Record-Breaking Ransomware Targeting Healthcare Following Change Healthcare’s $22M Settlement

Andy Greenberg

When Change Healthcare paid $22 million in March to a ransomware gang that had crippled the company along with hundreds of hospitals, medical practices, and pharmacies across the US, the cybersecurity industry warned that Change’s extortion payment would only fuel a vicious cycle: Rewarding hackers who had carried out a ruthless act of sabotage against the US health care system nationwide with one of the largest ransomware payments in history, it seemed, was bound to incentivize a new wave of attacks on similarly sensitive victims. Now that wave has arrived.

In April, cybersecurity firm Recorded Future tracked 44 cases of cybercriminal groups targeting health care organizations with ransomware attacks, stealing their data, encrypting their systems, and demanding payments from the companies while holding their networks hostage. That’s more health care victims of ransomware than in any month Recorded Future has seen in its four years of collecting that of data, says Allan Liska, a threat intelligence analyst at the company. Comparing that number to the 30 incidents in March, it’s also the second biggest month-to-month jump in incidents the company has ever tracked.

While Liska notes that he can’t be sure of the reason for that spike, he argues it’s unlikely to be a coincidence that it follows in the wake of Change Healthcare’s eight-figure payout to the hacker group known as AlphV or BlackCat that was tormenting the company.


“These kind of large payments are absolutely going to incentivize ransomware actors to go after health care providers,” says Liska, “because they think there’s more money to made be there.”

While most of the health care ransomware victims of the last two months have suffered quietly, a few have experienced life-threatening disruptions on a scale that’s difficult to miss. Ascension, a network of 140 hospitals and 40 senior living facilities, was targeted by a ransomware group known as Black Basta and forced to divert ambulances from hospitals in some cases, according to CNN, potentially delaying lifesaving emergency procedures. The notorious hacker group LockBit published 61 gigabytes of data stolen from the Simone Veil hospital in Cannes, France, after it refused to pay a ransom. And earlier this month, pathology firm Synnovis was hit by ransomware, believed to be the work of Russian group Qilin, forcing multiple hospitals in London to delay surgeries and even seek more donations of O-type blood due to the hospitals’ inability to match existing blood donations with patients needing transfusions.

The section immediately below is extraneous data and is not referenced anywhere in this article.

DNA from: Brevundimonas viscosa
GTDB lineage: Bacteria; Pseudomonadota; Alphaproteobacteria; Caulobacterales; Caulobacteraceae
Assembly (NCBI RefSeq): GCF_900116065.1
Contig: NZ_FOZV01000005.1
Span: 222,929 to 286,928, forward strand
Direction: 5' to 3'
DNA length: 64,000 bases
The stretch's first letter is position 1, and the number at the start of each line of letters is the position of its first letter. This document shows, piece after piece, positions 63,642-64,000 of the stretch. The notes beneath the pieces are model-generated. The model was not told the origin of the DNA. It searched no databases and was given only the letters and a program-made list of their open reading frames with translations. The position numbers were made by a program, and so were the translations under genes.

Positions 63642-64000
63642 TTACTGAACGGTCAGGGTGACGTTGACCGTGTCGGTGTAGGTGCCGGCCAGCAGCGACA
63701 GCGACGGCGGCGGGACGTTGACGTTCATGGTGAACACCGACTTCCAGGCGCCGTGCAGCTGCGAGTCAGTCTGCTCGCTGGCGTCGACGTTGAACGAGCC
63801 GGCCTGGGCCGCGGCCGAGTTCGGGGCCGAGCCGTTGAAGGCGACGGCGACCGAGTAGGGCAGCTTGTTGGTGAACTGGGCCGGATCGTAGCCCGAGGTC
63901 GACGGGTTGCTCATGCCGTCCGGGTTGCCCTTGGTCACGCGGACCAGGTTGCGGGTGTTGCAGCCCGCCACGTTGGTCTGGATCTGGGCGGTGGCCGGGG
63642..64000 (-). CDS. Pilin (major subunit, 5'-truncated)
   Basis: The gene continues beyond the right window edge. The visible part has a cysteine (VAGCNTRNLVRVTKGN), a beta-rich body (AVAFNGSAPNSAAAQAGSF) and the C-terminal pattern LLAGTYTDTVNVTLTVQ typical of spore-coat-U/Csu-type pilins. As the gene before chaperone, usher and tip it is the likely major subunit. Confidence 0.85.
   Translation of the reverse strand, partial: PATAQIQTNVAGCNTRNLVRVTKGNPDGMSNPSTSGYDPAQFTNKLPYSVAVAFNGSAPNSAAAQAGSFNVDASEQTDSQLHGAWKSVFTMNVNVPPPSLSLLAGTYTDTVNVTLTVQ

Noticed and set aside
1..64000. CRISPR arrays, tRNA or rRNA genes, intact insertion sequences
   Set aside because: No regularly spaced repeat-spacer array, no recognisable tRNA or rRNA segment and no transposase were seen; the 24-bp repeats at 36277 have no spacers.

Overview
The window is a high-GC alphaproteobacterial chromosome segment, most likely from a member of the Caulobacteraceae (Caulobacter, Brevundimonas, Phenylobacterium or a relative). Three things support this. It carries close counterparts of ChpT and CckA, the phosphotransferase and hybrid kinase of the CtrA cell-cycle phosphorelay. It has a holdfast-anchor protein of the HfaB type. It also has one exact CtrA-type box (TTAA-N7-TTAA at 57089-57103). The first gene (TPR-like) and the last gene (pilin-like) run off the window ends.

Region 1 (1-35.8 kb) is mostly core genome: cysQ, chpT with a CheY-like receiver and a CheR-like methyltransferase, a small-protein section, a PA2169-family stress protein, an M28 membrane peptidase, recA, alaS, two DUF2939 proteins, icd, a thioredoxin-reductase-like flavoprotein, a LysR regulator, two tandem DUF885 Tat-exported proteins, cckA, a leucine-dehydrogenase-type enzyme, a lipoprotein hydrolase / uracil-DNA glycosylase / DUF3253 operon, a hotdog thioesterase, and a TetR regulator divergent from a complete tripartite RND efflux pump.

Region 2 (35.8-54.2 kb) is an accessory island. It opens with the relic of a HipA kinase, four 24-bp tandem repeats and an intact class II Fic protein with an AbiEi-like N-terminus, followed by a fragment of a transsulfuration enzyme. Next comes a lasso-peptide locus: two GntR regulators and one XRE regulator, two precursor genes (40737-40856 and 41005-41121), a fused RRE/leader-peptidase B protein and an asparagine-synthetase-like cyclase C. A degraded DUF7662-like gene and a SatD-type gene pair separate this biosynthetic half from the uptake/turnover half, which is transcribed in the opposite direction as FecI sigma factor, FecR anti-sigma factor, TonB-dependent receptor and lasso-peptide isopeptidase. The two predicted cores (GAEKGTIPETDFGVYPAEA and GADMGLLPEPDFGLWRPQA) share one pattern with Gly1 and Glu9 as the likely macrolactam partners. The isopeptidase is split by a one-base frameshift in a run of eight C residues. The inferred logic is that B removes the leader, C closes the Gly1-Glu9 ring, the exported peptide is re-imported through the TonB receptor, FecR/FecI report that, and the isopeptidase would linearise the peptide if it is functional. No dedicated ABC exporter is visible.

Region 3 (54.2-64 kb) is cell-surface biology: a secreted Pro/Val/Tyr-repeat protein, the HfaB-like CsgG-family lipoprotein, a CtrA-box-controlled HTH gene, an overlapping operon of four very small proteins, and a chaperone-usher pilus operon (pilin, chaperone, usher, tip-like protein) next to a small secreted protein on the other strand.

There were 44 ransomware attacks on healthcare-related victims in April of this year, the most of any month on record, according to data collected by cybersecurity firm Recorded Future.

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In fact, ransomware attacks on health care targets were on the rise even before the Change Healthcare attack, which crippled the United Healthcare subsidiary’s ability to process insurance payments on behalf of its health care provider clients starting in February of this year. Recorded Future’s Liska points out that every month of 2024 has seen more health care ransomware attacks than the same month in any previous year that he’s tracked. (While this May’s 32 health care attacks is lower than May 2023’s 33, Liska says he expects the more recent number to rise as other incidents continue to come to light.)